tinue to affect my conscious experiences. The two 
senses may be distinguished from each other by calling 
the former " mnemic ownership de jure'"' and the latter 
" mnemic ownership de facto et dejiire". 

Now I am 7iot using "ownership" in any of these 
three senses in my attempts to give sufficient descrip- 
tions of literally conscious and unconscious mental 
events. It is in fact evident that there is another-sense 
of " ownership ", which is not mnemic. When I look 
out of the window and see a man passing, or when I 
feel a twinge of toothache, these experiences are owned 
by me in a fundamental and probably indefinable sense. 
This is a sense in which the visual experience ceases 
to be owned by me as soon as the man passes out of 



378 THE UNCONSCIOUS 

sight, and the other experience ceases as soon as I cease 
to feel my tooth aching. They may still continue to be 
owned by me both de jure and de facto. I may from 
time to time remember seeing the man or feeling the 
pain. And, even if I cannot do this, these experiences 
may continue to modify my later experiences from time 
to time in some way or other. Let us call this third, 
non-mnemic, sense of "ownership" by the name of 
" literal ownership ". In my attempts to give sufficient 
descriptions of literally conscious and unconscious 
mental events it must be understood that, wherever I 
use the word "ownership", I mean "literal owner- 
ship ". It is probable that many mental events which 
have been literally owned are not mnemically owned 
de facto for more than a negligibly short time ; and it is 
probable that many of them are not mnemically owned 
de jure for long. And it is quite possible that mental 
events which have never been literally owned by me 
may be mnemically owned by me de jure if not de facto. 

I will now repeat the descriptions which we have 
reached. These must be interpreted in the light of the 
remarks which I have just been making, (i) Mental 
events are either owned or unowned. All unowned 
events are incapable of being introspectively discrimin- 
ated by any mind, and are therefore absolutely unconscious. 
(2) Events which are mental and are owned by some 
mind are called "experiences". Mental events which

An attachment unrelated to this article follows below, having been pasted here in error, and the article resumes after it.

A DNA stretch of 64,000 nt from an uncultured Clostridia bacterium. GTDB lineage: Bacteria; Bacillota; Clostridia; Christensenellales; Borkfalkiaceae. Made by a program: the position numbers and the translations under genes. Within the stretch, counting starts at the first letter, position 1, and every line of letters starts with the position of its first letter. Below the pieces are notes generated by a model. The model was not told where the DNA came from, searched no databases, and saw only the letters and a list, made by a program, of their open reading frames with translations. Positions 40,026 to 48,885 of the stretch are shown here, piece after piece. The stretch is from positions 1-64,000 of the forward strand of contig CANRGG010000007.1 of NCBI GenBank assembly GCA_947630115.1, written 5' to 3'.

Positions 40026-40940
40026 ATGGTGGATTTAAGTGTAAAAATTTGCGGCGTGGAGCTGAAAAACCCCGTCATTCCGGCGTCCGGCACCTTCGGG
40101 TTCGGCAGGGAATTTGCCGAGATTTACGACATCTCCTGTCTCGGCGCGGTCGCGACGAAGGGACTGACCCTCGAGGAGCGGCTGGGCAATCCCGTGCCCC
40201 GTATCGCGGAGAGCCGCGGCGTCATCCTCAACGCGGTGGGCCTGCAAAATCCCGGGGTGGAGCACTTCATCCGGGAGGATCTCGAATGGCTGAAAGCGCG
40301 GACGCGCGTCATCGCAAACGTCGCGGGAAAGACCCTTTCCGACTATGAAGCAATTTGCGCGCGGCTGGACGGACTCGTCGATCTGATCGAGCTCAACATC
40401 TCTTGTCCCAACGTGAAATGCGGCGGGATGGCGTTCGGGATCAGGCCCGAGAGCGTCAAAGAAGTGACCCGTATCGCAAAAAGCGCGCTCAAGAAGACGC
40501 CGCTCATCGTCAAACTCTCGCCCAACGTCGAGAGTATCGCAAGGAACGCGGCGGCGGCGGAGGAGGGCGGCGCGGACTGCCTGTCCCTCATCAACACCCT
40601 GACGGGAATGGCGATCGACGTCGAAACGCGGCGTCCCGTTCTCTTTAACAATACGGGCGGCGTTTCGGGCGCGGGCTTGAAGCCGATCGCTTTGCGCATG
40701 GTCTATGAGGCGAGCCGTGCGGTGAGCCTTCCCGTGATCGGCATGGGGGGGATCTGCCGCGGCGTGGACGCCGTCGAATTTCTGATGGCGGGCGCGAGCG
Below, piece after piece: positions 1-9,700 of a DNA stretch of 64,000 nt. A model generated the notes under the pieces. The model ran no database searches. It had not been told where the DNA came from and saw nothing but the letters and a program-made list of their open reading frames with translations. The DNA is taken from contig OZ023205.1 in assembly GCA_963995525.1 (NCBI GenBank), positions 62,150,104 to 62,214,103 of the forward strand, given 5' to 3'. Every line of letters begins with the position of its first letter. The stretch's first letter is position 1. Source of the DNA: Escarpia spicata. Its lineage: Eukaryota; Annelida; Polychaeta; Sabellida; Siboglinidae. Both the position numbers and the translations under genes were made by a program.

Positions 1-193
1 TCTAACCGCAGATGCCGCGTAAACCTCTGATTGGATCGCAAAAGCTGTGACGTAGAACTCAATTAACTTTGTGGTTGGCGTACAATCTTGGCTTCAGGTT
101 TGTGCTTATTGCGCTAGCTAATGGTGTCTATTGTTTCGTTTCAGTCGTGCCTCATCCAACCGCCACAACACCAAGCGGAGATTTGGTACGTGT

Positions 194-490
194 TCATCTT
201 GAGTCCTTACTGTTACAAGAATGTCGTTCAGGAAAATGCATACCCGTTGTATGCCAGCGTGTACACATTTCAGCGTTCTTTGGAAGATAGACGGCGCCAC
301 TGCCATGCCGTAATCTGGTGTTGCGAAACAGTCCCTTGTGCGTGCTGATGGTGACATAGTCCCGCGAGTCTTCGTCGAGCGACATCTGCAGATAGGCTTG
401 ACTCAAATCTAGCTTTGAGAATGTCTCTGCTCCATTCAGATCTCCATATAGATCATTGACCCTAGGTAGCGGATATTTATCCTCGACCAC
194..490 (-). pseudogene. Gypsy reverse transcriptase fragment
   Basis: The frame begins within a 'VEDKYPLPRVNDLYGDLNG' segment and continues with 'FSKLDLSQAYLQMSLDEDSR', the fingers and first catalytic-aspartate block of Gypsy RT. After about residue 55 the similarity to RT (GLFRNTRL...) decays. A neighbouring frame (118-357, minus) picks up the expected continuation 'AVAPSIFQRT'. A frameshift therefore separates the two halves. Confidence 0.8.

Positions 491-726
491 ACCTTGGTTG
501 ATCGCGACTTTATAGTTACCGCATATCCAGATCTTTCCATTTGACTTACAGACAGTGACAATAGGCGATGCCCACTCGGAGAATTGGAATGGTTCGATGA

are unowned are not to be called "experiences", and 
therefore not "unconscious experiences ''\ (3) Mental 
events which are owned may be such that the mind 
which owns them could, or such that it could not, have 
introspectively discriminated them at the time of their 
occurrence if it had tried. In the latter case they are 
absolutely unconscious experiences of that mind. (4) Mental 
events which are owned and could have been intro- 
spected may be owned by a mind which is at the time 
of their occurrence in control of a body, or by a mind 
which is not in control of a body at that time. In the 



THE TERM "UNCONSCIOUS" 379 

former case they are absohitely conscious experiences. \ n 
the latter case they are relatively unconscious experiences, 
i.e., they are conscious experiences of what would 
commonly be called an "unconscious mind". These 
results are exhibited synoptically in the table which 
follows : 

/ By controlling mind {Absolutely Conscious] \ 

■ Introspectible^ ' 



I IntrospectiblcA 

I I By non-controlling mind [Relaii7'cly Unconscious] 

\ No)L-introspectu 

^'^^^^^ 1 'r Absolutely Unconscious 



r Owned j 
Mental | ^ Non-introspectiblc ^ 




\_ Unoivned L- 

The next point to notice is that I do not pretend to 
have given either definitions of literally conscious or 
unconscious mental events, or tests for them. At most 
I claim to have given descriptions which suffice to dis- 
tinguish the two in theory. I will now say something 
more about this first point. I think that almost every- 
one would be inclined to say : " It may be that all my 
conscious experiences are mental events which I owned 
and which I could have introspectively discriminated 
at the time ; and it may be that there is nothing else of 
which this is true. But this purely hypothetical pro- 
position about what would have happened if I had 
introspected cannot be ultimate. There must be some 
intrinsic difference between those experiences of mine 
which I could have introspected and those which I 
could not have introspectively discriminated even if I 
had tried my hardest. And this intrinsic difference,